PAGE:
The only thing touching the ground will be the staff. I will do some Servo Skulls assisting in carrying the priest and staff. Also add some more flowing robes, cables, wires and Purity Seals.

Monday 5 November 2012

=I= paint

=I= admit it. I havent been painting much for years.

But I have more or less finished one third of my Melancholia I project. The Navigator is as good as done. Next up are the two other parts of the project; servant and base. When all three parts are done I will go over the Navigator again to touch up on seals (highlights), reds and probably some more layers of glazing on the robe/skin.

As he is the main character of the project (maybe!) I wanted him to be very white-ish and pale so that he really stands out from the servant as well as the dark base I am building.

Although almost hunchbacked I like the tall slim shape of the main character together with the hunched, almost crawling, one-legged, ball-carrying servant. I also like how both are using a staff/crutch as a reference to C.D. Friedriechs Wanderer above the Sea of Fogs.

Inspired by JRNs post on reads I have added a picture of two of my current reads (Ravenor the Omnibus was at the bed table when I took the shot): Gardens by Robert Pogue Harrison and =I= Sketchbook by Blanche...the latter serves as a perfect backdrop for photo-shoots, the first is just a beautiful take on gardens and the vocation of care.

Friday 2 November 2012

=I= see

I am almost done with the paintjob of the Imperial Navigator himself and will continue with the small servant. I will share the first series of pictures in my next post. Before I do that I thought I would let you in on some more of the inspiration for the project.

Wanderer above the Sea of Fog (1818, Hamburg Kunsthalle) by Casper David Friedrich. 

A wonderful piece of art, which illustrates how the mysticism practised by the poets and painters of the time, the like of Friedrich, is closely linked to melancholy and the paradoxical sensation of being alone, lost, surrounded by weather in a dim lit world and at the same time seeing everything more clear.

Is the wanderer above the sea of fog in control of the landscape unfolding beneath him? Or is he rather truly lost in the fog?

Questions which are relevant for the Navigator as well, as he - gazing over the swirling and foggy warp sea - may loose himself on his stra=I=ght path using the warp as his medium (see Rogue Trader, 162).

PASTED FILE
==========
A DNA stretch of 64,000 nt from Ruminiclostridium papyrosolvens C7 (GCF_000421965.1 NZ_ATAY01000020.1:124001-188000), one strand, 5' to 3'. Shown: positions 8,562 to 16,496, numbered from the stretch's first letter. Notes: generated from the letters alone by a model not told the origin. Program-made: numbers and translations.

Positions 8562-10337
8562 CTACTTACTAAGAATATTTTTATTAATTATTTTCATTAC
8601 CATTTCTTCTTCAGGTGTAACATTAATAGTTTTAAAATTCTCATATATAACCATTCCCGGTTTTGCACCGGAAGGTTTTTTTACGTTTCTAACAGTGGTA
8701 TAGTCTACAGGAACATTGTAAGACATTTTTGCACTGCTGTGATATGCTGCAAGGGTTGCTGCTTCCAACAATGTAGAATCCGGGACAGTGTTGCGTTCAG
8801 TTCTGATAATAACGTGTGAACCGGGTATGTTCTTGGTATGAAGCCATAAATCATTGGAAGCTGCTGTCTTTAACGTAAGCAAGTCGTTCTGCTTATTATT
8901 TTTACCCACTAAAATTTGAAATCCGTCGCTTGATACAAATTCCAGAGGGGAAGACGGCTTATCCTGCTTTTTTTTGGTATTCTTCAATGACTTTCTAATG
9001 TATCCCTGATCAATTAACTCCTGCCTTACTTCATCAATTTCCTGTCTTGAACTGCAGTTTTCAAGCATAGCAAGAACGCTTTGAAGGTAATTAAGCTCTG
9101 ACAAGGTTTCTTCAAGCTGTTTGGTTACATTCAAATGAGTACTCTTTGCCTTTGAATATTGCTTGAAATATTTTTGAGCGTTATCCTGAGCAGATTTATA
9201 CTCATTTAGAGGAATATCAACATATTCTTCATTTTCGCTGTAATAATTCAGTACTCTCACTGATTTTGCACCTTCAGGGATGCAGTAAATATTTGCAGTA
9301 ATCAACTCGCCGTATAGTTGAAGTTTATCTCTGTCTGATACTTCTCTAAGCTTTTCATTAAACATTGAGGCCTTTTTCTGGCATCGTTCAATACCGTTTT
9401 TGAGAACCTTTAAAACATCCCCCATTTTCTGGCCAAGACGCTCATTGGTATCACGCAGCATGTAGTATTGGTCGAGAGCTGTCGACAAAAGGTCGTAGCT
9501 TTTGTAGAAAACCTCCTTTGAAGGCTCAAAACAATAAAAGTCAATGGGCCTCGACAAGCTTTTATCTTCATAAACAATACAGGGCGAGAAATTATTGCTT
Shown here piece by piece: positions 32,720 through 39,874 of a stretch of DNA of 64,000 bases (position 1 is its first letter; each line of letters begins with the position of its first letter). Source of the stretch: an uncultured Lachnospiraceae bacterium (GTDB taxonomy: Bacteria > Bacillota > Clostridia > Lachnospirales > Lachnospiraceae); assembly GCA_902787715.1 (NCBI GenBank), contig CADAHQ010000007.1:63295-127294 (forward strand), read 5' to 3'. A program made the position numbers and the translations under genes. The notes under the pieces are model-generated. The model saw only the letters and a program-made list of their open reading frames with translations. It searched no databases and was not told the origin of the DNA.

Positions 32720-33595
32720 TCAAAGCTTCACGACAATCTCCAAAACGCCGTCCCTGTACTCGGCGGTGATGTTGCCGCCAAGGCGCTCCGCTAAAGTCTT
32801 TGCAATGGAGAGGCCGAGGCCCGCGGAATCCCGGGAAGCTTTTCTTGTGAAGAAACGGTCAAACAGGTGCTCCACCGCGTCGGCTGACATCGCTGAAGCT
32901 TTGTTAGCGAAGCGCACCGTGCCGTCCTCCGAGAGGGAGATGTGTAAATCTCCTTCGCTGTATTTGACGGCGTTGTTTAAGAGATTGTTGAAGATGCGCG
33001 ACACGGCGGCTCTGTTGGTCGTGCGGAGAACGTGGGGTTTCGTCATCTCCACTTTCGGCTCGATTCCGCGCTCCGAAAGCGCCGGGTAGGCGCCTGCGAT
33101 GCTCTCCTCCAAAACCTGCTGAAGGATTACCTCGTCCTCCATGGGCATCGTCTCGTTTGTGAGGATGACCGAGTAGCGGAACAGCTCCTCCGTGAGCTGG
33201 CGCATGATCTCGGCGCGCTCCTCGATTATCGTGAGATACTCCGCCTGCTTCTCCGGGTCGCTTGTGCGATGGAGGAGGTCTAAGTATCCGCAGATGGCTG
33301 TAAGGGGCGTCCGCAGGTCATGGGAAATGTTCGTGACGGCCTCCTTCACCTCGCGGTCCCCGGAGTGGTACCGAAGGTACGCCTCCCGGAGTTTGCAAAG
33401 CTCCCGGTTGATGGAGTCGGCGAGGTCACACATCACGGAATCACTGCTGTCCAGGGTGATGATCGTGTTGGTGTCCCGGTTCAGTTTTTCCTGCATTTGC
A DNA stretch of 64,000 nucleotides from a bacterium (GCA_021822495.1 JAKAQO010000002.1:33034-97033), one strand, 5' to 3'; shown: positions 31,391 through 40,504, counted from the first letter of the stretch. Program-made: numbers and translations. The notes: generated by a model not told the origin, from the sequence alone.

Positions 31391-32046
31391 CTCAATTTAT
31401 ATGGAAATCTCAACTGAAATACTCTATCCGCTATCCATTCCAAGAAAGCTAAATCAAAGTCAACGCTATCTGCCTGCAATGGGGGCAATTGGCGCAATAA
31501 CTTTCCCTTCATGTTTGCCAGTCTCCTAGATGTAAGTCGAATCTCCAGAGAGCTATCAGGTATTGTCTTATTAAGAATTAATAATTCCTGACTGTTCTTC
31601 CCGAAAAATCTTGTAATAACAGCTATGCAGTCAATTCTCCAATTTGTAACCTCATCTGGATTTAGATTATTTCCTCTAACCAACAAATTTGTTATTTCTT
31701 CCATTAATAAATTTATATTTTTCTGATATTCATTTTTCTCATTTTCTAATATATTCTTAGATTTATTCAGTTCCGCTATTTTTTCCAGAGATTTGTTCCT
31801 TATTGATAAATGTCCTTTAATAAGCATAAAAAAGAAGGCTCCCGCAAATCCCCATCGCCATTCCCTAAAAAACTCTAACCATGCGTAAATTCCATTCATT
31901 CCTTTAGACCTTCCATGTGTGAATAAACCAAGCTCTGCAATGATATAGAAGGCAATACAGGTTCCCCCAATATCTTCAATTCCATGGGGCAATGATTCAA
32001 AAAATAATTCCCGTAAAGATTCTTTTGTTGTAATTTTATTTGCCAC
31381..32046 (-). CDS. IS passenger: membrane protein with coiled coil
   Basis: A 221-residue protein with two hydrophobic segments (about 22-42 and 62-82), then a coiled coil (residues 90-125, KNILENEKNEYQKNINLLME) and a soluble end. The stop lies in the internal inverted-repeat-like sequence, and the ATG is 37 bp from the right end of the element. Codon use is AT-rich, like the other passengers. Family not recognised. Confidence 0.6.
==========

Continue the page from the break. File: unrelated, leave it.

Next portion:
Tuesday 23 October 2012


I recently saw Melancholia by the Danish film maker Lars von Trier:

I really liked Melancholia. Not only because of the extraordinarily beautiful images but also because of the paradoxes of melancholy hinted at by Trier. Being both a mental as well as bodily state. Both life envigorating and life destroying. Both capable of being harnessed and uncontrollable.

As I believe I am a practising melancholic at times I thought that kickstarting with Triers Melancholia would be a fitting first post on FPOA. It really intruigues me. I guess there is a fine line between romantiscism and melancholy and in a brilliantly twisted way both play an important role in the artwork of the dystopian and beautiful worlds of Warhammer - as it does for Trier in Melancholia:

Well, it’s hard to smuggle in a bit of ugliness. So I think the film is slightly on the edge of plastic. Here and there. (Lars von Trier, 2011)

I read Triers statement as a hint towards melancholy as a physical state of the body being able to be incorporated as a key element in miniatures. Balancing ugliness and the edge of plastic. I come to think of the book The Anatomy of Melancholy by Robert Burton (first published 1621).

With reference to Triers Melancholia, The Anatomy of Melancholy as well as some important artworks by Blanche and Casper David Friedrich I am working on a 40K Inquisitor Navigator (based on a converted sculpt by the talented hands of Danish sculptor Tue Kaa) and a blindfolded servant (based on a converted Mordheim Dreg).

This piece is my first FPOA Project: Melancholia I. I look forward to it!